## Saturday, October 10, 2015

### Number Sense: More than just counting and writing numbers

As children enter kindergarten, they bring with them many prior experiences, one of them being counting or what we know better as reciting number sequences. This is very similar to children singing the alphabet as it is easy for us to confuse this experience with numerical knowledge. Numerical knowledge has four interrelated aspects that help children develop early number concepts and number sense.

The Four Interrelated Aspects Are:

1. Number sequence. The names and the ordered list of number words
2. One-to-one correspondence: Counting Objects by saying numbers words in a 1:1 correspondence with the objects
3. Cardinality. Understanding  that the last number word said when counting tells tells how many objects have been counted
4. Subitizing. Quickly recognizing and naming how many objects are in a small group without counting. Young Children can recognize and name quantities of objects that are less than four without counting (Clements & Sarama, 2007)
These numerical aspects are crucial in the primary grades (Pre-K through 2nd grade), if students do not develop these aspects or number sense, they will struggle with addition, multiplication, and everything else that revolves around numbers. Therefore, we must keep in mind that, "Children must construct these ideas through a variety of experiences and activities. They cannot be forced. As Children work on each of these aspects of early counting, their understanding about counting is continually refined. For example, children will learn how to count  (matching counting words with objects) before they understand that the last count word indicates the amount of the set or the cardinality of the set. We can at the same time use subtilizing to emphasize the notion of cardinality and to help emphasize the notion that counting tells "how many." ( Van de Walle, Lovin, Karp, & Bay-Williams, 2014) So how do we develop number sense?

Number Sense, Developed by Building Number Relationships
Number sense is something that grows and develops over time, Howden (1989) described number sense as a "good intuition about numbers and their relationships. It develops gradually as a result  of exploring, visualizing, and relating them" to each other. Number Relationships also has four parts, that will be discussed in another blog post.  At a glance, they are:

In essences math lessons must revolve around these 4 aspects and 4 relationships. If we give children these opportunities, they will develop number sense while acquiring a conceptual understanding of mathematics! What it may look like....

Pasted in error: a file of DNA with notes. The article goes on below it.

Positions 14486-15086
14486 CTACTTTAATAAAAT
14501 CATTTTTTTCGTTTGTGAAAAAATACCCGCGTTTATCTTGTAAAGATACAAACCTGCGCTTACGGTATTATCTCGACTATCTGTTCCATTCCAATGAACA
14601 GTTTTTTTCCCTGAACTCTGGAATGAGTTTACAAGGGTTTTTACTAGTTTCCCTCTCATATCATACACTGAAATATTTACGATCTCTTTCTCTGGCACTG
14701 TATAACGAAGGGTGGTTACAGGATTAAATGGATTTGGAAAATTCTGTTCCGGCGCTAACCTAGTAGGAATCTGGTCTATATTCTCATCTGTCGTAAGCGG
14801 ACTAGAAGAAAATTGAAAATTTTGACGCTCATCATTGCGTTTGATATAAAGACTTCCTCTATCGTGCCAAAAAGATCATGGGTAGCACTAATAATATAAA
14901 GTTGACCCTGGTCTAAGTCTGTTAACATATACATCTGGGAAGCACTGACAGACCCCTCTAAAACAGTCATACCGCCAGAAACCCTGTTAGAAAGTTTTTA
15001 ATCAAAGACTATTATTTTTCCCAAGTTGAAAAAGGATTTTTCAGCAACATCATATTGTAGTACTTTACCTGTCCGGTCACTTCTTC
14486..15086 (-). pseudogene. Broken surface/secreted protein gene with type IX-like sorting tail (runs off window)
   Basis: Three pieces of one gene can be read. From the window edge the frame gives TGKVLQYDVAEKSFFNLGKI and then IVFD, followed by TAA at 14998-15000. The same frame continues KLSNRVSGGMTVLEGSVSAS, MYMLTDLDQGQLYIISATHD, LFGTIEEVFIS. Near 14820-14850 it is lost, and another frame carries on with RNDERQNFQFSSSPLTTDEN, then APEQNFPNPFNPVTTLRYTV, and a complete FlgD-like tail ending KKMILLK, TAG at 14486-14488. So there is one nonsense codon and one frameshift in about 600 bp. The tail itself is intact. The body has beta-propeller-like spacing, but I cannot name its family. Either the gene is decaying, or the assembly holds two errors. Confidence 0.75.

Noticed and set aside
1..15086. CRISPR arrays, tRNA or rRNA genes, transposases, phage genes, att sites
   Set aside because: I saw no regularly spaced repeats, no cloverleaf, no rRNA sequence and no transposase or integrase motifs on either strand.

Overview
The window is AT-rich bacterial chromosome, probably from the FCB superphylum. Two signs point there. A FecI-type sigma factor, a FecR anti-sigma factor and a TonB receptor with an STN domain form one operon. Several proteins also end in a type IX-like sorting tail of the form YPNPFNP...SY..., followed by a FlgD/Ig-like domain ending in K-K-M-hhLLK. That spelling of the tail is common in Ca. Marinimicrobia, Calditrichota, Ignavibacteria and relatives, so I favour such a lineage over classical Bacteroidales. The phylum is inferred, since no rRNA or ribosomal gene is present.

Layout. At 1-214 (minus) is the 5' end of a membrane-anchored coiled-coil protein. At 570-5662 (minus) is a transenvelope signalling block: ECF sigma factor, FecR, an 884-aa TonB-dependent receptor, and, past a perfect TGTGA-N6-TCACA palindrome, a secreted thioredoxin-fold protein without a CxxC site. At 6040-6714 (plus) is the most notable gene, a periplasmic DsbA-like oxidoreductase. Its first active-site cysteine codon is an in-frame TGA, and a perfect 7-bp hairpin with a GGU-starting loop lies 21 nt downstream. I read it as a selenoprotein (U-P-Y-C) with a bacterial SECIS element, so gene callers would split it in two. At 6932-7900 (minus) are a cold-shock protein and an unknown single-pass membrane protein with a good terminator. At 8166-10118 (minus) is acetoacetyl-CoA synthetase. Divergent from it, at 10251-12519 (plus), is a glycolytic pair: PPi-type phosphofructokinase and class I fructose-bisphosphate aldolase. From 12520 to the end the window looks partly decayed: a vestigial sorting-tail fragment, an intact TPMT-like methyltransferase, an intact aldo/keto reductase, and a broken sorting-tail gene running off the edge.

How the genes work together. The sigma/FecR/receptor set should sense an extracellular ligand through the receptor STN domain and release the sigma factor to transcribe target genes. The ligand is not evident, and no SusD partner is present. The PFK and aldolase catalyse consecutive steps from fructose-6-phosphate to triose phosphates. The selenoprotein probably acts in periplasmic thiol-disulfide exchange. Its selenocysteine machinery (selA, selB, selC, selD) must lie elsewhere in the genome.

Number Sequence & 1:1 Correspondence

After reciting numbers with videos, songs, dances, chants, poems, flash cards, give students the opportunity to explore, visualize, and manipulate what they just RECITED, SANG, etc..!
Using number cards, students count up to that number while clapping or jumping once and only once.   Then they can build it using connecting cubes or any other manipulative. TIP: always start off with concrete lessons, then move on to abstract activities (i.e. worksheets) If you notice a student can't clap or jump for each number being said, they're most likely still struggling with the number sequence, and they will not be able to match counting words with objects, claps, or jumps (1:1 correspondence)
Here are more examples of more concrete activities:

Cardinality
Again these 4 aspects are interrelated; they don't have to be practiced in isolation. Children can explore, visualize, and relate these aspects all at the same time. Cardinality & Subtizing may look like this:

Give students activities where they "make the number." Making a number revolves around the "last number said or how many objects have been counted."

Subitizing

Subitizing develops spatial relationships: "many children learn to recognize the dot arrangements on standard dice, therefore similar instant recognition can be developed for patterns in spatial relationships" ( Van de Walle, Lovin, Karp, & Bay-Williams, 2014). Eventually it will aid in counting on, or learning the combinations of numbers. When I first introduce this activity, I also let them "make the number." Simply show the dotted card for 3-5 seconds and they "make" the same quantity. Before you know it, they will just subtize.... quickly recognize the quantity without counting! Dots must be arranged in specific order and color to make patterns recognizable. (dot patterns for dot plates)

As children develop number sense, more than just counting, they will be be adding and multiplying numbers (in kindergarten) in the non-traditional algorithm way, and like me, you'll be amazed! When you see this happening, be assured that they are developing a conceptual understanding of mathematics! Van de Walle, et al, affirms, "that the principal tool children poses and will use as they construct these relationships, is counting, initially, then, you will notice a lot of counting,  and you may wonder if you're making progress. Have Patience! Counting will become less and less necessary as children construct new relationships and begin to use more powerful ideas."

References:

Van de Walle,  J., Lovin, L.,  Karp, K., & Bay-Williams, J., (2014) Teaching Student-Centered Mathematics. Developmentally appropriate instruction for grades Pre-K-2. 2nd Ed. USA: Pearson Education.

Clements, D.H., & Sarama, J., (2007) Early Childhood Mathematics Learning. In F.K. Lester, Jr. (Ed.), Second handbook on mathematics teaching and learning (pp. 461-555). Charlotte, NC: Information Age Publishing.

Howden, H. (1989). Teaching number sense. Arithmetic Teacher, 36(6), 6-11.

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